I have to say, when I travel, I love to pop my iPhone out and pull up Uber or Lyft. They work so cool! From the picture of the car and driver to the real-time map showing their progress coming to you. The drivers are friendly, and they get you to your destination quickly. All paid from the app. I don’t have to dig for cash. I can even rate the driver on the app.
In this “VID” year, I’ve become a regular user of Grubhub. And I used to think the only home delivery service had to be pizza! Wow, now I can go online to my favorite local restaurant, order the same food I would normally get when there and have it delivered to my home. I love it! If you are one of those folks who provide these wonderful services, I want to thank you!
Problem is, Congress just passed a law tightening the reporting process of your income. You will now be receiving a form 1099 at the end of the year. No big deal. Most of us self-employed folks have been getting these for years. It means you must report all your income. That’s always been the case. Perhaps a few “bad apples” out there were not reporting all their income and spoiled it for the rest of you? In either case, you should most likely be reporting your activity on a Schedule C on your personal tax return.
The key is to keep tract of all your expenses. For driving-related activities, keep a good mileage log. You will be deducting a large number of miles. IRS loves to audit and challenge such deductions. Best way to defeat the IRS, keep a good detailed daily log of miles driven. You don’t need every job, just total miles driven and how many were business.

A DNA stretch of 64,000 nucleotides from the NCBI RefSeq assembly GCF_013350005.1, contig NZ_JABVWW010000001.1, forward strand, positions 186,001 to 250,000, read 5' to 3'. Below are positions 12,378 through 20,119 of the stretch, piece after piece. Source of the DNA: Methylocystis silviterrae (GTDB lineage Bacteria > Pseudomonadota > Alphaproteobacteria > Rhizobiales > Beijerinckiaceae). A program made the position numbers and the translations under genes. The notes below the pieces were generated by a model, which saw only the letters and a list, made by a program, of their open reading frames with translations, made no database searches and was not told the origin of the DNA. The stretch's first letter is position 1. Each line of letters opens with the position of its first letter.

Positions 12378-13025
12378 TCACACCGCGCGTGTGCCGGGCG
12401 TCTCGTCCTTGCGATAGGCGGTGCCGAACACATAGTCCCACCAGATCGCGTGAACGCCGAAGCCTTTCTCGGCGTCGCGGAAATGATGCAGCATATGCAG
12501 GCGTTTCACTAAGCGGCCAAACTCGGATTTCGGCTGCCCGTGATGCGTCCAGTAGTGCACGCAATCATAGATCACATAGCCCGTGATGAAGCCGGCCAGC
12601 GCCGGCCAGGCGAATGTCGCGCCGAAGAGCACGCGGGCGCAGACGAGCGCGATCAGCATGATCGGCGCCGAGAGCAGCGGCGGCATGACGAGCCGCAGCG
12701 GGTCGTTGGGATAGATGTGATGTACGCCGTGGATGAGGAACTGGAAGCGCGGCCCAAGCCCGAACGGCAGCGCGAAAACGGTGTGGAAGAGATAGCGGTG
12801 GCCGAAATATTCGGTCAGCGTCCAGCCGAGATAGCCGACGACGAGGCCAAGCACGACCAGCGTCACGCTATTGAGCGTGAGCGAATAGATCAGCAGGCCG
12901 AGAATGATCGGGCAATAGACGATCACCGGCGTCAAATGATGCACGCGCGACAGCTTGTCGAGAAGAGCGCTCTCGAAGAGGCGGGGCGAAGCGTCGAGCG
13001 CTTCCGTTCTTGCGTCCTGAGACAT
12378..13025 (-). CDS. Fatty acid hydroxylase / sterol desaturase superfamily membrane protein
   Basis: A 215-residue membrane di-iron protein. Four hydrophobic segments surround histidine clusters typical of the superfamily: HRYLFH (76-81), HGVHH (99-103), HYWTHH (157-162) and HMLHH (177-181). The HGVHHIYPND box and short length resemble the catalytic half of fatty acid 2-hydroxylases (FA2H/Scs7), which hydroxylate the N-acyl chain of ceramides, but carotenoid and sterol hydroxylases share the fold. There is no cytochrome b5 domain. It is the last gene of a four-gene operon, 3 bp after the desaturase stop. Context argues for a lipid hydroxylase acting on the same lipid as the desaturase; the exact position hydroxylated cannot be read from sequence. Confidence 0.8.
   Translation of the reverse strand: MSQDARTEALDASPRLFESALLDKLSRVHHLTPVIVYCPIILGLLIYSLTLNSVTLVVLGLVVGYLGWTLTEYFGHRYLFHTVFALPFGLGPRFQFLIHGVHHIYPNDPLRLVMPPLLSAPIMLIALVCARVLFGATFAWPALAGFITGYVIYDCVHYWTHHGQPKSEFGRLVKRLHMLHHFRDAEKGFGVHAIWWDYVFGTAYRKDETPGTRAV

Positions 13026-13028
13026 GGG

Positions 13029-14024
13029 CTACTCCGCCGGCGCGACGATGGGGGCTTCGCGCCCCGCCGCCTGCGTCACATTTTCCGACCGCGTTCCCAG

There is a catch to deducting miles. It’s called commuting verses business. Non-deductible commuting are miles driven from your home to your first work site. Thus, try to get your first pickup to be as close to home as possible. For the rest of the day, it’s all business miles (unless you do personal stuff during the day). The drive from the last place of business to home is also non-deductible commuting miles, so try to make your last drop off as close to home as possible.
Other expenses might be meals, special clothing (if it has a business logo on it, you should be able to deduct the cost), etc.
One final thought. The “net” income is subject to Self-Employment Tax as well as Federal Income Tax. Be prepared by saving about 30% of your “net” profit for tax. Don’t make the mistake of spending all your gross earnings and then have nothing left to pay the hefty tax.
Have you heard? Prov 25:4 says, “Take away the dross from the silver, and material comes out for the refiner.”
Kelly Bullis is a Certified Public Accountant in Carson City. Contact him at 882-4459. On the web at BullisAndCo.com. Also on Facebook.